An interceptor missile designed to blast nuclear missiles out of the sky failed to hit its target during a test of the weapon at a Southern California coastal base, officials said.

A ground-based interceptor missile was launched from Vandenberg Air Force Base Friday and was supposed to hit its target — a missile launched 4,000 miles away from the Kwajalein Atoll, according to the Missile Defense Agency.

But the interceptor did not hit its target. Officials will try to determine the cause of any anomalies that may have prevented a successful intercept.

"Program officials will conduct an extensive review to determine the cause or causes of any anomalies which may have prevented a successful intercept," the Pentagon said in a statement.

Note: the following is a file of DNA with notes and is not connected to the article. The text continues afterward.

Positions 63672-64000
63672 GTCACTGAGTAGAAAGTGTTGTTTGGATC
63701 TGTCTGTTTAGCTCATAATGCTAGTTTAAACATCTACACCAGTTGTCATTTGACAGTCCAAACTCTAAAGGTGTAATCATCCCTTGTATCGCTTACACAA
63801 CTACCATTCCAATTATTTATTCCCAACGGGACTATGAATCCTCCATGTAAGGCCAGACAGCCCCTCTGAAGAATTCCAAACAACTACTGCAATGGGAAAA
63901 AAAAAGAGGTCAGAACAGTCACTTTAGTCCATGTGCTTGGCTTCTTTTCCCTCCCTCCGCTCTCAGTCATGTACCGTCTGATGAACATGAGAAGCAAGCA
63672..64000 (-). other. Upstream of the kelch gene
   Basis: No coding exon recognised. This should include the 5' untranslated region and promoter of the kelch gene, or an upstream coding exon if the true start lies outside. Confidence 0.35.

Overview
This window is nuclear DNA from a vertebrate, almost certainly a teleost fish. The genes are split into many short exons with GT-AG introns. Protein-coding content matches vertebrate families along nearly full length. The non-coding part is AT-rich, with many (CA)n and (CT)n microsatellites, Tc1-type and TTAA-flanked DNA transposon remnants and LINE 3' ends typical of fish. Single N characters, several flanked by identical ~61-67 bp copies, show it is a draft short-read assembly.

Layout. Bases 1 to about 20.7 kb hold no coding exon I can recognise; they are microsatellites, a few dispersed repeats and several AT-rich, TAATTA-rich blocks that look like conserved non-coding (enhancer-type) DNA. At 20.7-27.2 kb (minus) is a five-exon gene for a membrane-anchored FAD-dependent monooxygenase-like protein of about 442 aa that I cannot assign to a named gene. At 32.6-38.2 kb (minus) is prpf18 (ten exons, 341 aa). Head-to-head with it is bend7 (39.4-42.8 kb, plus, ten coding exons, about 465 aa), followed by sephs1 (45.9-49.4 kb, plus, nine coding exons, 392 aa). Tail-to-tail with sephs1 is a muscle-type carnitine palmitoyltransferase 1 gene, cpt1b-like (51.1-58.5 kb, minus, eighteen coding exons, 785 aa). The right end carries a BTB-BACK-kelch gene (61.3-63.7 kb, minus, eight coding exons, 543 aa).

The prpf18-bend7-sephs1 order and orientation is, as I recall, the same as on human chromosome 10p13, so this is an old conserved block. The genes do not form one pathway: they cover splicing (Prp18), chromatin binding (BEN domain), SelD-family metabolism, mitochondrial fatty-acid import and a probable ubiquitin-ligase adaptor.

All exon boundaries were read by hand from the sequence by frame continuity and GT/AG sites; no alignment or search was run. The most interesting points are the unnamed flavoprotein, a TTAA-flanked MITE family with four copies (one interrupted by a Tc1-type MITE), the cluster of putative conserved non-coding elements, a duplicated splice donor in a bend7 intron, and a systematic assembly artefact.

The interceptor is one of about 30 deployed in Alaska and at Vandenberg under a missile defense program begun in 2004. In March, the Pentagon announced it will spend $1 billion to place another 14 interceptors in Alaska. The military said it's responding to North Korean progress on nuclear weapons.

The U.S. currently has 26 interceptors deployed at Fort Greely in Alaska and four at Vandenberg Air Force Base, Reuters reported.

The weapon is a sensor-filled package that uses kinetic energy from a direct hit to destroy the incoming target.

It was the second test at Vandenberg this year for the missile defense program and the first for the system since flight testing was halted after a failed intercept in December 2010 test. The test in January didn't involve a target, but a series of pre-planned maneuvers were executed.

The Associated Press and Reuters contributed to this report.